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3-Day Notice to Perform Covenants or Quit

Updated on Fri Aug 12 2022 |

What is this Notice to Quit used for?

A 3-Day Notice to Perform or Quit (blank draft provided at the end) is used in California by a landlord to initiate the formal process of removing a tenant from a leased rental unit. This notice informs a tenant they have violated a requirement of the lease, and have three days to pay past due rent; otherwise, the landlord will file a case in court (usually an unlawful detainer action in Superior Court).

These violations usually need to be major for a court to consider them just cause for an eviction. Common examples of these include:

  • Moving in a pet when the lease specifies no pets
  • Moving in additional people (family or friends) when the lease specifically states the tenant cannot do this
  • Causing significant damage to the property
  • Endangering others at the property, neighbors, or the community
  • Dealing drugs or being involved in gang activity at the property

Immigration status, sex, race, religion, and other demographic reasons are generally not just causes to evict someone as they are protected under discrimination laws.

When Should a Landlord Use a 3-Day Notice to Perform or Quit?

Since the state has outlined five eviction notices to use in various situations, it's important to select the right one for your case. As outlined on that page, the 3-Day Notice to Perform or Quit is reserved for instances where the tenant is not performing their responsibilities under the lease or rental agreement, and the landlord is demanding they begin performing these duties or otherwise give up the right to live there.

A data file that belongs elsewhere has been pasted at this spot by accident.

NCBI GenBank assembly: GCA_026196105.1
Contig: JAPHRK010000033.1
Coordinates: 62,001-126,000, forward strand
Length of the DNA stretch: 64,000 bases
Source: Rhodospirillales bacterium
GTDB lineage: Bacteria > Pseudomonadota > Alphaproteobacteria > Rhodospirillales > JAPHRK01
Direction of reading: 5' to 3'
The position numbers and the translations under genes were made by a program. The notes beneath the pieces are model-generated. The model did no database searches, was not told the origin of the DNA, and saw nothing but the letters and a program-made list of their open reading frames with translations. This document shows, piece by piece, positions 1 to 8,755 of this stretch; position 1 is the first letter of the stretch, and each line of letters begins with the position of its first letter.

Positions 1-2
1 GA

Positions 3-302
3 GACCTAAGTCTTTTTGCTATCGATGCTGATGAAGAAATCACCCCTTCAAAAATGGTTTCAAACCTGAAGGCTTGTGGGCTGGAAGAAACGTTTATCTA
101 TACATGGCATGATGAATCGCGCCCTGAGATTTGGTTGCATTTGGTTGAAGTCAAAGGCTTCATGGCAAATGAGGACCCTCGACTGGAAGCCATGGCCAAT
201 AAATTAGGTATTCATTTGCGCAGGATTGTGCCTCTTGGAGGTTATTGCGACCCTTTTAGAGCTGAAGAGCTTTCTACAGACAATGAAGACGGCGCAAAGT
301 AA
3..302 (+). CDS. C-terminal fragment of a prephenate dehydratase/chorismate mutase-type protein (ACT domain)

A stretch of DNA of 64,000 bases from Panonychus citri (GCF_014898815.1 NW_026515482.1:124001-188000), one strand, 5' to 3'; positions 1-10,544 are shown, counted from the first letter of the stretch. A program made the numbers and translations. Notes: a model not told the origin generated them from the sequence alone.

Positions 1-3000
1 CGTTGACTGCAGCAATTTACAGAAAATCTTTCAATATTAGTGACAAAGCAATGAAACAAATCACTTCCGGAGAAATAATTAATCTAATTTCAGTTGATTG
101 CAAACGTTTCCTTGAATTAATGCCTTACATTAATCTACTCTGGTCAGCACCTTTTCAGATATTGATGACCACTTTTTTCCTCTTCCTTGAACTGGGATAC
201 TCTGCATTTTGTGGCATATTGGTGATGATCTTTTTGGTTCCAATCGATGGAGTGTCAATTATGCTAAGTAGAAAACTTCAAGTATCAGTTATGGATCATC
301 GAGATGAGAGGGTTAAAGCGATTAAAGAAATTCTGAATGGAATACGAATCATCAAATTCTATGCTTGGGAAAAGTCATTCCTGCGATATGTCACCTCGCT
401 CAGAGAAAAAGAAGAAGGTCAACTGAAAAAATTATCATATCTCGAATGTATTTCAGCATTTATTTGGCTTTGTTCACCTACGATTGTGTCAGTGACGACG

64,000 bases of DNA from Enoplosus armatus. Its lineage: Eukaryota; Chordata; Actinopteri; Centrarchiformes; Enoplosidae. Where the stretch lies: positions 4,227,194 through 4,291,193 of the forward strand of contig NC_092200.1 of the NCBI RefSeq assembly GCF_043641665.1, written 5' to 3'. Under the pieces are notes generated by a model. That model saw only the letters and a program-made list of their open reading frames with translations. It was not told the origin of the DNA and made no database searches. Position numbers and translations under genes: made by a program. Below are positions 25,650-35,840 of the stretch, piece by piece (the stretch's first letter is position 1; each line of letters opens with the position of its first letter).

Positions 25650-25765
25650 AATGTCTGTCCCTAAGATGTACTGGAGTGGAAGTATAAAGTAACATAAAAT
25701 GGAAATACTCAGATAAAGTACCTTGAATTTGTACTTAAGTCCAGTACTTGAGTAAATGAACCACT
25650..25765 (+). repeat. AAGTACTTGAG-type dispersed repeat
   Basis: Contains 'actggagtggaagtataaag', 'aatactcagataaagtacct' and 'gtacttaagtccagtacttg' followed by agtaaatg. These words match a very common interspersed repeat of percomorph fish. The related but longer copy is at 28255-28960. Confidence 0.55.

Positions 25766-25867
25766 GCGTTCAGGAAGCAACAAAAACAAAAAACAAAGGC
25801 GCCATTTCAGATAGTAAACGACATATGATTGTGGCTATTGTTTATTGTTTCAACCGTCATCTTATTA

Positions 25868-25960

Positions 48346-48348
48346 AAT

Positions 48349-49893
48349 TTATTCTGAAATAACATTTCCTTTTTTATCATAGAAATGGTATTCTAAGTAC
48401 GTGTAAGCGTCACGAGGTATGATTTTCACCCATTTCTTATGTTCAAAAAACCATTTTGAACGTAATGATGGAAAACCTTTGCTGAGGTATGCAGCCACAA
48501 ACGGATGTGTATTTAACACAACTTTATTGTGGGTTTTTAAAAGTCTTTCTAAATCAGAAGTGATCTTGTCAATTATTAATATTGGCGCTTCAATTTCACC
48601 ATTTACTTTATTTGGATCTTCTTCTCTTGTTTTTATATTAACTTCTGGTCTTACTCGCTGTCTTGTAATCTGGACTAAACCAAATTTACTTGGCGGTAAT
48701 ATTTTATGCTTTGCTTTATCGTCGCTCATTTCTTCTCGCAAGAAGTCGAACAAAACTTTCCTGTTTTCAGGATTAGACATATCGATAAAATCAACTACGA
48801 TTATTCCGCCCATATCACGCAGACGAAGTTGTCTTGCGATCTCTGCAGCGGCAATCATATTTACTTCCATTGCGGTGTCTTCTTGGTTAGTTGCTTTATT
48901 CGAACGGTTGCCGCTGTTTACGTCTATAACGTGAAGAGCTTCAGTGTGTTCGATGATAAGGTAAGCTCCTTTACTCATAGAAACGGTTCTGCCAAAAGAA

How should a notice to vacate be given to a tenant?

There are very specific laws a landlord in California must follow to serve any notice to a tenant formally, including this Notice to Perform. If these laws are not followed strictly and to the dot, a subsequent court action may be dismissed, resulting in the landlord needing to start over from scratch (with a new notice being served properly).

In general, a landlord can serve the notice themself but follow the correct procedure, document how the notice was served at the time of service, and keep accurate paper copies of their records. Some types of service require both physically handing the notice to someone as well as mailing, and posting the notice. Many landlords end up hiring professional process servers to serve the initial notice to pay or quit to minimize the chances of future delays.

Where to get the official form for a 3-Day Notice to Perform or Quit?

The state provides no official form for this notice, and landlords are allowed to write their own documents. The state does provide specific information that must be included in the document:

  • The full names of all tenants
  • The rental property address
  • The specific thing(s) the tenant did to violate the lease - include details as appropriate
  • A statement that the tenant must fix the issues or move out in 3 days

Related Forms

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